“God is still speaking and moving,” he said. “The Holy Spirit is calling us somewhere, even if we don’t quite understand it. God is calling us to do work that we can’t even comprehend, but that work is going to include everyone.”
The service was also historic because, for perhaps the first time, a bishop commissioned her husband as a Provisional Elder. Bishop Cynthia Moore-Koikoi, resident bishop of the Pittsburgh Area, and a daughter of the BWC, returned home to commission her husband, Rafael Koikoi Jr.
“I knew that she was going to be a part of the service,” said Koikoi. “But I’m kneeling there, and I feel hands on my shoulder, and there’s something familiar about the hands. And then I hear her voice and all I can think is, ‘What a God moment.’ At a time when the church says we’re splitting up, here you find a husband being blessed by his wife.”
Bishop Moore-Koikoi said it was a wonderful experience to commission her husband, and that she felt the presence of God in a powerful way. As she was commissioning him, she raised her right hand high in the air and her voice crackled with emotion.
“I was receiving from heaven and imparting to my husband,” she said. “That level of intimacy was witnessed by thousands of people was just phenomenal to me.”
Bishop Moore-Koikoi, who was a clergy member of the Baltimore-Washington Conference when she was elected a bishop in 2016, said she asked her husband what he wanted her to be in the moment of commissioning: her wife or a bishop. His response: “Both.”
The service was also historic because, for perhaps the first time, an infant joined his parents in ordination. The Rev. Lemuel Dominguez was ordained accompanied by his wife, the Rev. Bonnie McCubbin, and their son, 18-month old Abraham.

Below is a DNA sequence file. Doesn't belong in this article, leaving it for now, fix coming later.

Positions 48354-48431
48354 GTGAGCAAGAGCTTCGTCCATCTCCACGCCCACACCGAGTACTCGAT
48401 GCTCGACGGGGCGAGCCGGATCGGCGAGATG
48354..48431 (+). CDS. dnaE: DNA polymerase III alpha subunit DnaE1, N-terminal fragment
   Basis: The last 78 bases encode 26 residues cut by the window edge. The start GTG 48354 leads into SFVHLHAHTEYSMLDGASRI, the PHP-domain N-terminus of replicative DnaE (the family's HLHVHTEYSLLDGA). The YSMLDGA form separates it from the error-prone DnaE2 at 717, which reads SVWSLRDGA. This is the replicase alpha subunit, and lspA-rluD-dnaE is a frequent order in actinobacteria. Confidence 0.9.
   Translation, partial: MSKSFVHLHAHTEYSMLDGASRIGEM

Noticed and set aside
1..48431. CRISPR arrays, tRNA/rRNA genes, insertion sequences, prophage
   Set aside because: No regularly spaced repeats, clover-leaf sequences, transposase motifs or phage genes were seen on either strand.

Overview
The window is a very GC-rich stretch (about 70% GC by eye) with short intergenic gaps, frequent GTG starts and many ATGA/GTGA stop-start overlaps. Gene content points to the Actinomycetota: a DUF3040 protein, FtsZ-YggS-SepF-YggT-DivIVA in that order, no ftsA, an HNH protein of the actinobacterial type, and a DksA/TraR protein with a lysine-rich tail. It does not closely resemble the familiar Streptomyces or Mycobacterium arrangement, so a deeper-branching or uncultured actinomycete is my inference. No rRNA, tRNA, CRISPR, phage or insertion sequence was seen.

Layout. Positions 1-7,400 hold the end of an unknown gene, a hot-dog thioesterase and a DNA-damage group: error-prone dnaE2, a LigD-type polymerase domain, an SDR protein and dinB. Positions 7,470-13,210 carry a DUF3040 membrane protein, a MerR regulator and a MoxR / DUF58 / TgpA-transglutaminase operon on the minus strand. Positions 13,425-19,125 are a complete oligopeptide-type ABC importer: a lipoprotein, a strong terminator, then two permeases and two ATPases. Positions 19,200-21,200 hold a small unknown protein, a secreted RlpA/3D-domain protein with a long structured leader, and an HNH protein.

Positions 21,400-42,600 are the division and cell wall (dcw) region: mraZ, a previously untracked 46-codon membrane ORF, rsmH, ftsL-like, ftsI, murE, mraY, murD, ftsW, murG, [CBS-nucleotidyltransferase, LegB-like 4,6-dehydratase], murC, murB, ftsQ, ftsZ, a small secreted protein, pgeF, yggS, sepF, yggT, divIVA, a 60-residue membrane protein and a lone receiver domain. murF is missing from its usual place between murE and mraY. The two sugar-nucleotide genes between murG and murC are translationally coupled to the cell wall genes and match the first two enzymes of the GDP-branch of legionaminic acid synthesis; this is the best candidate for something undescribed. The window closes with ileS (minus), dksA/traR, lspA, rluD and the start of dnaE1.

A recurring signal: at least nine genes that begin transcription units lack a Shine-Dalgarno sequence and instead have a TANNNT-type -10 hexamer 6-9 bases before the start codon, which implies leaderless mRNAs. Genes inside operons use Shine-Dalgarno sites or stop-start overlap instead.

Bishop LaTrelle Easterling, in her sermon, reminded the newly commissioned and those about to be ordained that they were not volunteers, but servants.
Volunteers, she said, decide when they’ll show up, how they’ll show up and for whom they’ll show up. “You are servants of the living God,” she said. “Lose yourself in the service of others.”
Bishop Easterling commended the class for continuing to follow their call even after the Special Session of General Conference earlier this year.
“You felt the tectonic shift and you have continued to say yes, anyhow,” she said. “You are entering the ministry in a time in the church not seen in 150 years.”
The bishop ended her sermon with the same charge she gave the graduating class at Wesley Theological Seminary: today marks the end of a season of your journey, she said, but your time of formation is not over.
“Love the people,” she said. “Love the people.”
Not all people in the BWC were happy with the bishop’s decision to commission and ordain. Pastor Patricia Bittner, who serves the Flintstone Charge, said during a moment of personal privilege Friday afternoon that by commissioning two candidates “who we all know do not meet the requirements, we are openly and blatantly disregarding our current Book of Discipline guidelines. As our Bishop, representing all the people in the Baltimore-Washington Conference, I feel that if they are commissioned and ordained this evening, you are sanctioning this disobedient action and possibly encouraging further disobedience to our Book of Discipline, thus creating more division among us.”